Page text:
Scattered Life Collective: Feb 7th


This post was inspired by a blogging adventure  called Scattered Life Collective by Cynthia Lee. It’s a great series and I missed it so much in December that I decided to start doing it again. I was pleased to see that Cynthia is still going. Hoorah for consistency! (Big shout out to Cynthia!)

current time: 7:57 AM. I did get up early this morning, but have spent a good part of my morning catching up on blogs and comments. A big shout out to all those who comment on blogs. Not just my blog, but ANY blog. We love you.

on the menu:  OMG. One of my favorite foodie experiences is finding something completely delicious that is also extremely healthy. Thus, I present to you my hummus veggie wrap that I had for dinner last night. It was so delicious that I ate two of them (come on… they were small!) But oh-so-delish! I made my own hummus (at about 1/3 the cost using dried organic garbanzo beans and Trader Joes super cheap tahini),  fresh organic spinach, pop-in-your-mouth fresh organic cherry tomatoes sliced in half and pressed into the gigantic mound of hummus on the wrap, thinly sliced red bell peppers (who eats the green ones when there’s RED?), and julienned carrots. So yummy. I could eat those every single day for a month before tiring of them.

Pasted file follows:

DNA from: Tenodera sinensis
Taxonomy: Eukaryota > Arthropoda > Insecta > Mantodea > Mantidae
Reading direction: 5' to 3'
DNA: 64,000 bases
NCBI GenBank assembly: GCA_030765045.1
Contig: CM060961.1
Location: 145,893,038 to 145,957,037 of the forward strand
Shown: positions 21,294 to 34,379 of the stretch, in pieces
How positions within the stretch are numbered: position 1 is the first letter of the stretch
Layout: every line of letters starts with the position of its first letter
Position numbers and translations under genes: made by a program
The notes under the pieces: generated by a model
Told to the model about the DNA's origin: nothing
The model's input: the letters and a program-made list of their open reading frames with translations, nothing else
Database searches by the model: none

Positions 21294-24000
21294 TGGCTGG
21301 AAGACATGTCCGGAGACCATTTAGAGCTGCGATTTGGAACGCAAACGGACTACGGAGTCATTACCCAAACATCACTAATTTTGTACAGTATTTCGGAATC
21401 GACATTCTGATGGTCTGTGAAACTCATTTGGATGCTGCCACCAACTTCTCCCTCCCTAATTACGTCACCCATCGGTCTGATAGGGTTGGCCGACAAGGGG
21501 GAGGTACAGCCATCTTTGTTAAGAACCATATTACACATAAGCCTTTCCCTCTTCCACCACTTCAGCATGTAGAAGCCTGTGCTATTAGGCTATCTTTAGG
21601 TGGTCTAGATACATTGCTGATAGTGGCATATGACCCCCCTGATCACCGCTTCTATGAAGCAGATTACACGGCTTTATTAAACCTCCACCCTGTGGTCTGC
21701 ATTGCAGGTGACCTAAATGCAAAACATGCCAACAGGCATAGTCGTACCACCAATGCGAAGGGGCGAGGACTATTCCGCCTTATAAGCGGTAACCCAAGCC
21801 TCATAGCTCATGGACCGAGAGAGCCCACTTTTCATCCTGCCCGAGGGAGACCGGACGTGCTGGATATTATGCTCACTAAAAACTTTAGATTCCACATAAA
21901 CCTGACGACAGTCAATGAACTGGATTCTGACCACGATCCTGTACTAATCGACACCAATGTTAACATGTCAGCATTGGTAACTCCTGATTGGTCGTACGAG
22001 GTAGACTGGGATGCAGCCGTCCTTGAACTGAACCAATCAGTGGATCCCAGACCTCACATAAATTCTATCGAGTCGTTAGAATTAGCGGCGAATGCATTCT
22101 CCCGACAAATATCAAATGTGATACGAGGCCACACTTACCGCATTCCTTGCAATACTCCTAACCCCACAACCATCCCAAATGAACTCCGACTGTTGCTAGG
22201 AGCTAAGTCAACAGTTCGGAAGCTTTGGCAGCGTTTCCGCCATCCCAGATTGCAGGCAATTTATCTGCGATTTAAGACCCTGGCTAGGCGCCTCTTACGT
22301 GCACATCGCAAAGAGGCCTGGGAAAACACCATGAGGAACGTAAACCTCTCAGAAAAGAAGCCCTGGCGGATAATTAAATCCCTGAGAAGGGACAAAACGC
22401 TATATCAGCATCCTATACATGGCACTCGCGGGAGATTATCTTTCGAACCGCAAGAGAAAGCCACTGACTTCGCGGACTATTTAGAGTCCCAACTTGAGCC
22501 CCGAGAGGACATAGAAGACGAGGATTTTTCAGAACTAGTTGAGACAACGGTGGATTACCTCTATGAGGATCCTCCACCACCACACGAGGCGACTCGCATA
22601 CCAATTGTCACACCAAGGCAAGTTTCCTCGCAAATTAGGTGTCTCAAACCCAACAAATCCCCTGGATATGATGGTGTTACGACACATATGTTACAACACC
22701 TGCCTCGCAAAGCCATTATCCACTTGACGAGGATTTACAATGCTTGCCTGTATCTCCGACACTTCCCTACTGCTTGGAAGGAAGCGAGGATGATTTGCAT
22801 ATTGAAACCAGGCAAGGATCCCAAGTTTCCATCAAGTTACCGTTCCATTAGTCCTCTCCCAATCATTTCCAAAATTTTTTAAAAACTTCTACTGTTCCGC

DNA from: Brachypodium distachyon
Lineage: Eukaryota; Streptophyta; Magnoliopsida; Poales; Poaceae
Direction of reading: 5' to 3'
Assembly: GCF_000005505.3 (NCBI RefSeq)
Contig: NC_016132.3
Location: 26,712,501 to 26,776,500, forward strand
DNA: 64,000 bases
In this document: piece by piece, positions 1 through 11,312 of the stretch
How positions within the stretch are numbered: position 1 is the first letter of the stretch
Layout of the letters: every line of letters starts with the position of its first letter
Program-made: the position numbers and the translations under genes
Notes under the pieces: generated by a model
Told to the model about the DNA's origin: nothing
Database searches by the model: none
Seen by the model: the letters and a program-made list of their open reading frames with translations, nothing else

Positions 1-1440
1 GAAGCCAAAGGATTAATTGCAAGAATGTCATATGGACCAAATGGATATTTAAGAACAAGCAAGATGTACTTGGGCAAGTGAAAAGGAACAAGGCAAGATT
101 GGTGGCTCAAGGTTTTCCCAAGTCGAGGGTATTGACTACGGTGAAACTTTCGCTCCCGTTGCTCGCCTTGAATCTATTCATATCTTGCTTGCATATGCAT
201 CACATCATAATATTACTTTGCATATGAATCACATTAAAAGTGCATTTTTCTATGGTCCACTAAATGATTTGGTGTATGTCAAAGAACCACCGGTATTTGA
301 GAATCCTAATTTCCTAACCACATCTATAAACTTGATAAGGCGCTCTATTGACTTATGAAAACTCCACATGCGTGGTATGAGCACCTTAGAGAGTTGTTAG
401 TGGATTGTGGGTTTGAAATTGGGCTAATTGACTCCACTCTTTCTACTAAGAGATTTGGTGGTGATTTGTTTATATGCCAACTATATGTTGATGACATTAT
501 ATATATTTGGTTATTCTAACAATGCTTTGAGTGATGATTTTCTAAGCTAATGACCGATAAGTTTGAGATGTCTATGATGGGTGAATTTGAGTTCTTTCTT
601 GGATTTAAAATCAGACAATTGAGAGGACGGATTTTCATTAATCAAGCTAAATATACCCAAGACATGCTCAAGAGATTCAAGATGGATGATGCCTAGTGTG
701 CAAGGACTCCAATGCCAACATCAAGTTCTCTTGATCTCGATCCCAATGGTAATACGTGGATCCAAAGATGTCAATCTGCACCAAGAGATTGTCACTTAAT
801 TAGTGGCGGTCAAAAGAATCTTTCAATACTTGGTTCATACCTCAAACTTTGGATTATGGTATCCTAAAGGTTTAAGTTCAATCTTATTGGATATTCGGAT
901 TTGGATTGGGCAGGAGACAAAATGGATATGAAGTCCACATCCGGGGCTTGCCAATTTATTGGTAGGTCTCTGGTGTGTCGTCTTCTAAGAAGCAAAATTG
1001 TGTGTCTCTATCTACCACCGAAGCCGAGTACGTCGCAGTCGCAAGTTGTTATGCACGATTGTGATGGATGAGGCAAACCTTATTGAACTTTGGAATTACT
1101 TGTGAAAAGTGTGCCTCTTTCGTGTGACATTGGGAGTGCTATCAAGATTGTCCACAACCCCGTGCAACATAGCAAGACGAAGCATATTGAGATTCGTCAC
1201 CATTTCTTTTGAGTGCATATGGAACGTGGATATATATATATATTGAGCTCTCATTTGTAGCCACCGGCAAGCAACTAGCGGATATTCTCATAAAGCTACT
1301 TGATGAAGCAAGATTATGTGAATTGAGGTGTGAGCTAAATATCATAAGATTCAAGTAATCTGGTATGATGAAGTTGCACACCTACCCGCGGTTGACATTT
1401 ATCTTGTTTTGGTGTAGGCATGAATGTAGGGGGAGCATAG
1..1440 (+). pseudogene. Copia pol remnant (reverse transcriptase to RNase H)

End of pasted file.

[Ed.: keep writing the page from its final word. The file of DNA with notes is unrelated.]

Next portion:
Earlier this week, I bought a pre-made wrap at Whole Foods, which came in this little plastic tub. Since I am trying not to waste anything, I rinsed the plastic tub out to use for those days when I want to bring a wrap to work for lunch. The wrap I bought was vegan – it was very good and something that I plan to try to recreate at home. It was a BBQ wrap, with little chunks of tofu (maybe seitan?) that were coated in a not too hot BBQ sauce and accompanied by some fresh veggies cut up. It was very good. So good I picked up the little BBQ chunks to finish every last bite as some of them had fallen to the bottom of the container. Yum.

out the window:  For this one, I am going to cheat a little and tell you about something I saw in the SKY. A week or so ago, I did this silly post about the Big Dipper. NOTE TO SELF: Never write a post about something you know nothing about. OK. Let’ s just say that I was excited to tell you about what I was learning about the Big Dipper, but my facts were a little askew. Full disclosure: I never said I was an expert on the subject!